In the book of Nahum we return once again to the great city of Nineveh. The last time we visited Nineveh was in the middle of the 8th century with the reluctant prophet Jonah. God had sent Jonah to Nineveh with a message of judgment and utter devastation. Nineveh had forty days to repent before God executed His wrath upon that vile city. Shockingly, Nineveh repented, and God relented concerning His threats of crushing the city. Fast forward a century, and Nineveh once more is in a deplorable condition. God raised up another prophet to prophecy of destruction upon the Ninevites, Nahum the Elkoshite. Unlike Jonah, Nahum is not sent to Nineveh to herald God’s wrath upon the city; he remains in the confines of Judah, declaring a message of comfort to God’s people in a most unusual structure: a prophecy of condemnation without relief and without salvation. Judgment has been a constant theme as we’ve seen throughout the Minor Prophets, but the storms of judgment are always followed by the peace of deliverance and restoration. Not so in Nahum. The book begins and ends with a brutal divine battering of the Assyrian Empire, with its capital city, Nineveh, as the primary target of divine retribution.
The city of Nineveh seemed to be an impregnable fortress. Through the city ran a river that provided water to its residents, making Nineveh nearly impossible to defeat through a siege. Running the full circumference of the city, walls one hundred feet high and fifty feet thick created a barrier that could not be breached by any invading force. The emperor Sennacherib was so enamored with his defenses he described this obstruction as “the wall whose glory overthrows the enemy.” If Nahum prophesied around the year 660, as many scholars agree he did and which seems most probable, his prophecy would have sounded insane, the words of a fool or a madman. Just a few years prior, in 664, Assyria had overthrown the city of Thebes in Egypt, a city whose defenses rivaled those of Nineveh. Assyria was at its apex of power, and any thought the empire would be devastated was easily disdained.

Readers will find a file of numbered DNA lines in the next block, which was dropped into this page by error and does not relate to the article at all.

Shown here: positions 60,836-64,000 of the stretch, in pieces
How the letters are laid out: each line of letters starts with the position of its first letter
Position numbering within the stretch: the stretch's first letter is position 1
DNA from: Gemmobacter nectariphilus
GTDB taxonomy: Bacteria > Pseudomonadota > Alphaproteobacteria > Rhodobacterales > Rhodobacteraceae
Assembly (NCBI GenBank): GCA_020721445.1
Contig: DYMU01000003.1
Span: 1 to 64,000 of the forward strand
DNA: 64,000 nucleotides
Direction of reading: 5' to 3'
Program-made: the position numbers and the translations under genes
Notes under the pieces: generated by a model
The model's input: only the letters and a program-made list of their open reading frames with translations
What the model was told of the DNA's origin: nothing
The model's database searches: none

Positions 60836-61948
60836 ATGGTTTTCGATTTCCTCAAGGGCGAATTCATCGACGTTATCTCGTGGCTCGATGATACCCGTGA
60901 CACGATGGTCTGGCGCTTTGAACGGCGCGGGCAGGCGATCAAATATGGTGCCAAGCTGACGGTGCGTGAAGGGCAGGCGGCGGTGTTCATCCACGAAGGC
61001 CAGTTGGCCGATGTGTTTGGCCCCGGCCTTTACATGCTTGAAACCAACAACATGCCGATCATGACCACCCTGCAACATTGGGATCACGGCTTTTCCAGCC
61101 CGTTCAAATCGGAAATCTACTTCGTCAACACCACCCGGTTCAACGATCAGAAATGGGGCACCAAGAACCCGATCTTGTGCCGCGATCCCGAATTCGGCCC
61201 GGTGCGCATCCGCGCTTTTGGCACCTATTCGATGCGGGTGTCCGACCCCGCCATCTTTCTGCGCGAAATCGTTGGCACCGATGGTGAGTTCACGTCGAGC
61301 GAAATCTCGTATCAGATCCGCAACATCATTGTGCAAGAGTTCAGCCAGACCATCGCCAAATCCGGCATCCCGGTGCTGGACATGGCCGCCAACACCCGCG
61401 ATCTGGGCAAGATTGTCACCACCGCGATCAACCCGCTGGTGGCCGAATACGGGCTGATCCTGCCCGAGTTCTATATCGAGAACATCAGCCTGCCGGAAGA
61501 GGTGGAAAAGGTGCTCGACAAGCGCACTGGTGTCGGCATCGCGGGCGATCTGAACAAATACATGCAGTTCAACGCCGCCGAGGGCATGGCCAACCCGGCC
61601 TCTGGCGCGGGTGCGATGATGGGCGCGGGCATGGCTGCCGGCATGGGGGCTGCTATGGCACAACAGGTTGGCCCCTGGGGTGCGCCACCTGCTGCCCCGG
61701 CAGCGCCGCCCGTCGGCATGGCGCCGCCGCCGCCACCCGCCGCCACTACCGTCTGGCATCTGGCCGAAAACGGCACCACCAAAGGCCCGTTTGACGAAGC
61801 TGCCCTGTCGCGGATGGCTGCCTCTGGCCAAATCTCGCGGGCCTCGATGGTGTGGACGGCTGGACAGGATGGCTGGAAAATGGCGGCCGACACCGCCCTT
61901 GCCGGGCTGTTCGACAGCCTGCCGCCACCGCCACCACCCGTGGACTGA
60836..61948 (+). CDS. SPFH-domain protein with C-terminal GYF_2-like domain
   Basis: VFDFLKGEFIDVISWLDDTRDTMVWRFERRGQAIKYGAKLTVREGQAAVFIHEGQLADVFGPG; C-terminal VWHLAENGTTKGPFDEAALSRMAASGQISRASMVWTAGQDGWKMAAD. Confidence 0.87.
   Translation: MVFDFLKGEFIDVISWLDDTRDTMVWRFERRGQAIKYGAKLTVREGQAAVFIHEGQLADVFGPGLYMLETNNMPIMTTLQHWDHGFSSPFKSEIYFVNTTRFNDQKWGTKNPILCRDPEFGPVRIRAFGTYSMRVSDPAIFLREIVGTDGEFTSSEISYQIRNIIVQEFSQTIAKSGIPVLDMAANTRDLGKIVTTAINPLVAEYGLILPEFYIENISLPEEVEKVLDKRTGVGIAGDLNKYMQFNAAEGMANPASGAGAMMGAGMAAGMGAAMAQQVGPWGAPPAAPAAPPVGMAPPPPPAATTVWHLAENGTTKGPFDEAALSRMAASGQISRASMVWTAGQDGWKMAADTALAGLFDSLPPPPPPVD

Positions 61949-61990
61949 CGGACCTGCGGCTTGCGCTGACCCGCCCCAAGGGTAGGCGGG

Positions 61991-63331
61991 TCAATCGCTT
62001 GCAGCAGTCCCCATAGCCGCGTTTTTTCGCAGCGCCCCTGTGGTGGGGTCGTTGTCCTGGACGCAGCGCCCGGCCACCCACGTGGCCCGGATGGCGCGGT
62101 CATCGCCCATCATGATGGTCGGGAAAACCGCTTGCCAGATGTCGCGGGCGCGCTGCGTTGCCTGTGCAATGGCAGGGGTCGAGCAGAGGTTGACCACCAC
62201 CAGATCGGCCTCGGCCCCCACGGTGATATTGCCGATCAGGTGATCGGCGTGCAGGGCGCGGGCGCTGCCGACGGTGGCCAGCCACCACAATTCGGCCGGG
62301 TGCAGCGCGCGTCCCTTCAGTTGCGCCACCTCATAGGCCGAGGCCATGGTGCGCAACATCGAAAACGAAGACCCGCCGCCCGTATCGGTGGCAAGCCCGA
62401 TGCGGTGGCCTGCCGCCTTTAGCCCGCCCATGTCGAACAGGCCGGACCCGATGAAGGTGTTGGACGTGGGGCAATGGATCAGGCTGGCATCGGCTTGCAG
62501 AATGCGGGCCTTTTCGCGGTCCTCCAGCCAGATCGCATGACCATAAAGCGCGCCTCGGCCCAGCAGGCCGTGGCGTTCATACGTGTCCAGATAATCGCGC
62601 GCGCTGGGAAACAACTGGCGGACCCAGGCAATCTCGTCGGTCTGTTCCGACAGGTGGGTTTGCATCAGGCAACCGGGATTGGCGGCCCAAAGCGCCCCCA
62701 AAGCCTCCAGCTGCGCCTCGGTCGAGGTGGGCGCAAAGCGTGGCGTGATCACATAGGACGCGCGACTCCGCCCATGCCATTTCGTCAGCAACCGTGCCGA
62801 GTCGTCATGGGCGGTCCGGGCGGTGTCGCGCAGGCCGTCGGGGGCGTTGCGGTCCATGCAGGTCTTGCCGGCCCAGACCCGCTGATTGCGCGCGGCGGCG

About fifty years after Nahum’s prophecy, the city of Nineveh was destroyed. In 612 BC, the capital of the Assyrian Empire fell to the Chaldeans. How the Chaldeans, with the help of the Medes, overthrew the city is still a mystery. Some speculate that the river which ran through Nineveh had eroded the foundations of the wall surrounding the city, and a section of the wall collapsed, opening a breach for the invading army to use to their advantage. Whatever the case, as God had declared through Nahum, so Nineveh was destroyed. The Assyrian Empire gasped for air for about 7 more years until it expired once and for all in 605. Assyria is now just a memory, a short-lived kingdom consigned to the annals of history. Three hundred years after the fall of Nineveh, Greek forces marched over the ruins of the once mighty capital without recognizing a city ever stood on the site.